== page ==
Cry1 expression during postnatal development is critical for the establishment of normal circadian period Front Neurosci. 2023;17:1166137.
JMG, cryptochrome, circadian rhythms, period length, development, gene expression
Front Neurosci. 2023;17:1166137.
This work was supported by a Silvio O. Conte Center NIH Grant P50 MH074924 to JST. JST is an Investigator in the Howard Hughes Medical Institute.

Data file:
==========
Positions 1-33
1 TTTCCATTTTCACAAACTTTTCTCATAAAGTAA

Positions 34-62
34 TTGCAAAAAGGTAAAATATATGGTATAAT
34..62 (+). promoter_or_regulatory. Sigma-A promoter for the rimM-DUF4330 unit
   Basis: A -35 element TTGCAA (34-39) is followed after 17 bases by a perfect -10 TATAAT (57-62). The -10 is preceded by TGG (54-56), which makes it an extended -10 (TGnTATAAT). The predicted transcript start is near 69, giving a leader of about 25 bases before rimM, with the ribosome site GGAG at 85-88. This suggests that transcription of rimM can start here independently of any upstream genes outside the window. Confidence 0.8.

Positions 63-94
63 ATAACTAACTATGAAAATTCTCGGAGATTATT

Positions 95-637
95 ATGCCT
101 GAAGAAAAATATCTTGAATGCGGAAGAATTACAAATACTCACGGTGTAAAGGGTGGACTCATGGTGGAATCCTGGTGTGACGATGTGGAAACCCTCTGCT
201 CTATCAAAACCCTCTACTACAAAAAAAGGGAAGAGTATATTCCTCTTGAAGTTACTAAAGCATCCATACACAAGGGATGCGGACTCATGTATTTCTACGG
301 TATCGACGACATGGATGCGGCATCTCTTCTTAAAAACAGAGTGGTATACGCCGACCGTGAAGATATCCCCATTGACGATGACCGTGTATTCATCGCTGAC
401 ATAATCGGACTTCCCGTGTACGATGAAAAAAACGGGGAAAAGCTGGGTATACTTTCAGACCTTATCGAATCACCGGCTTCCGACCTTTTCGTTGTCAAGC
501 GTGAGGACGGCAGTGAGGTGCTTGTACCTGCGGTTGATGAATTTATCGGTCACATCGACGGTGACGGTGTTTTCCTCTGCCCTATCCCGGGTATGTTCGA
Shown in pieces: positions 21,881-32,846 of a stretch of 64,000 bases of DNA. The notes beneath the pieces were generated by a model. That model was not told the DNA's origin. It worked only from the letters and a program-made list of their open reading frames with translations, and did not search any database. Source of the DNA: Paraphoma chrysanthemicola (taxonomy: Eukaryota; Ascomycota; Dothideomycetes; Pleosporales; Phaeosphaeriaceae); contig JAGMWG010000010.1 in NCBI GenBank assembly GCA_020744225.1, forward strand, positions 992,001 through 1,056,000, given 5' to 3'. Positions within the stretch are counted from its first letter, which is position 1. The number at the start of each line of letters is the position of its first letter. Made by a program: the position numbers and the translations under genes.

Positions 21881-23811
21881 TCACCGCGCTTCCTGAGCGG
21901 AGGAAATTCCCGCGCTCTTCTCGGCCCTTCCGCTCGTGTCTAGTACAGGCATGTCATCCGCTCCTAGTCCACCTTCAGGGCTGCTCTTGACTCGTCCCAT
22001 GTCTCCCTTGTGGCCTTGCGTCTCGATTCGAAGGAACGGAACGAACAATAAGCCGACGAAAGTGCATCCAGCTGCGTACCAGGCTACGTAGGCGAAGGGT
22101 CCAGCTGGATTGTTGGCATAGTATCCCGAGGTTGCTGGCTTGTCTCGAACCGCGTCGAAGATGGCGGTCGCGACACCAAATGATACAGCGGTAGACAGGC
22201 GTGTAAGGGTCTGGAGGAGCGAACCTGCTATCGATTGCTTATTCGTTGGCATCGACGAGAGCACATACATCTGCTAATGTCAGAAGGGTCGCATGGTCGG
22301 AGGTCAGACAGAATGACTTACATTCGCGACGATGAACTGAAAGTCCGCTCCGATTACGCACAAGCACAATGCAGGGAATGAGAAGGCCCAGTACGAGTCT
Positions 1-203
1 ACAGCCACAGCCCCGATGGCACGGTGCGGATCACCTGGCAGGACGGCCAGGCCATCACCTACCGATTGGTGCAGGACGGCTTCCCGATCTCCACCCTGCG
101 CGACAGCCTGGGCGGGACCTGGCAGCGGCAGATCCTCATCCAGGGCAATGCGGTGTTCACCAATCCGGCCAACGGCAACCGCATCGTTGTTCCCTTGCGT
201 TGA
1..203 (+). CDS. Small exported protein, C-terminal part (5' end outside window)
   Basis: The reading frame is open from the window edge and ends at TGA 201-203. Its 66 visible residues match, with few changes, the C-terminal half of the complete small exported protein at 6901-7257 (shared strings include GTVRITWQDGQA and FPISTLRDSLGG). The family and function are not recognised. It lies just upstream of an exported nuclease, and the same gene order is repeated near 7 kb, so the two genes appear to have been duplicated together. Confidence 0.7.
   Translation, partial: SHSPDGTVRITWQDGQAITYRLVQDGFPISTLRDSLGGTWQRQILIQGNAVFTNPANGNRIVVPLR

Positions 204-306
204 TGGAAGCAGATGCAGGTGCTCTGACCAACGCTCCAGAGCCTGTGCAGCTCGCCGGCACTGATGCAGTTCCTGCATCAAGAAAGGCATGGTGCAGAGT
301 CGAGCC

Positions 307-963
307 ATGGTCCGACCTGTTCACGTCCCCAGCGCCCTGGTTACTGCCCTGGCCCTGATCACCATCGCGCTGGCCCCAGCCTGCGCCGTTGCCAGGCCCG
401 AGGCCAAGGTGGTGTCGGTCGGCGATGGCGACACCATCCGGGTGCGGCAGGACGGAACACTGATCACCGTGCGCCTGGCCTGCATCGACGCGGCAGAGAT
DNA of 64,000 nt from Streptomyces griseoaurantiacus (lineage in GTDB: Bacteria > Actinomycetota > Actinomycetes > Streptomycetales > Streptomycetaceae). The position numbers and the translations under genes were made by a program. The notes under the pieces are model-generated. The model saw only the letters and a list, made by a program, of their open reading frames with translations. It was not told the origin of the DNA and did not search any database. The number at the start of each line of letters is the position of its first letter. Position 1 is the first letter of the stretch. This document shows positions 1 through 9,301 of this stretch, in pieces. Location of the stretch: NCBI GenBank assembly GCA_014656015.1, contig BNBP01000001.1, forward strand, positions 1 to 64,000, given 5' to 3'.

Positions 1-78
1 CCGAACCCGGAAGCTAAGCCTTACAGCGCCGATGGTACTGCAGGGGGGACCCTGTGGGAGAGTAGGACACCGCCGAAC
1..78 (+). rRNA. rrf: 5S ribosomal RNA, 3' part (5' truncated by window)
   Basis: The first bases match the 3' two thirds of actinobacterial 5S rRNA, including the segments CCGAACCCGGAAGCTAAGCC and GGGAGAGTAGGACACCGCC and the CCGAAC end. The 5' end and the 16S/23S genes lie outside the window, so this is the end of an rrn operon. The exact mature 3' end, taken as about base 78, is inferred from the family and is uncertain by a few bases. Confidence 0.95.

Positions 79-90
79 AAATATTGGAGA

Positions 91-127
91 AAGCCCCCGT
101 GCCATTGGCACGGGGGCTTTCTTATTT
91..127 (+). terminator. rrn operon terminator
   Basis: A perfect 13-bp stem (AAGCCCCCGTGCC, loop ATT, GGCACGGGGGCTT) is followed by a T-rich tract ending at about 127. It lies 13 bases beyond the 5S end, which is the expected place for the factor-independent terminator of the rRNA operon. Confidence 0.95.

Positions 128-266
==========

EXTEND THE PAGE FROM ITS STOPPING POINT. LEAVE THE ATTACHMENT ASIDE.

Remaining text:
The mammalian circadian system generates an approximate 24-h rhythm through a complex autoregulatory feedback loop. Four genes, Period1 (Per1), Period2 (Per2), Cryptochrome1 (Cry1), and Cryptochrome2 (Cry2), regulate the negative feedback within this loop. Although these proteins have distinct roles within the core circadian mechanism, their individual functions are poorly understood. Here, we used a tetracycline trans-activator system (tTA) to examine the role of transcriptional oscillations in Cry1 and Cry2 in the persistence of circadian activity rhythms. We demonstrate that rhythmic Cry1 expression is an important regulator of circadian period. We then define a critical period from birth to postnatal day 45 (PN45) where the level of Cry1 expression is critical for setting the endogenous free running period in the adult animal. Moreover, we show that, although rhythmic Cry1 expression is important, in animals with disrupted circadian rhythms overexpression of Cry1 is sufficient to restore normal behavioral periodicity. These findings provide new insights into the roles of the Cryptochrome proteins in circadian rhythmicity and further our understanding of the mammalian circadian clock.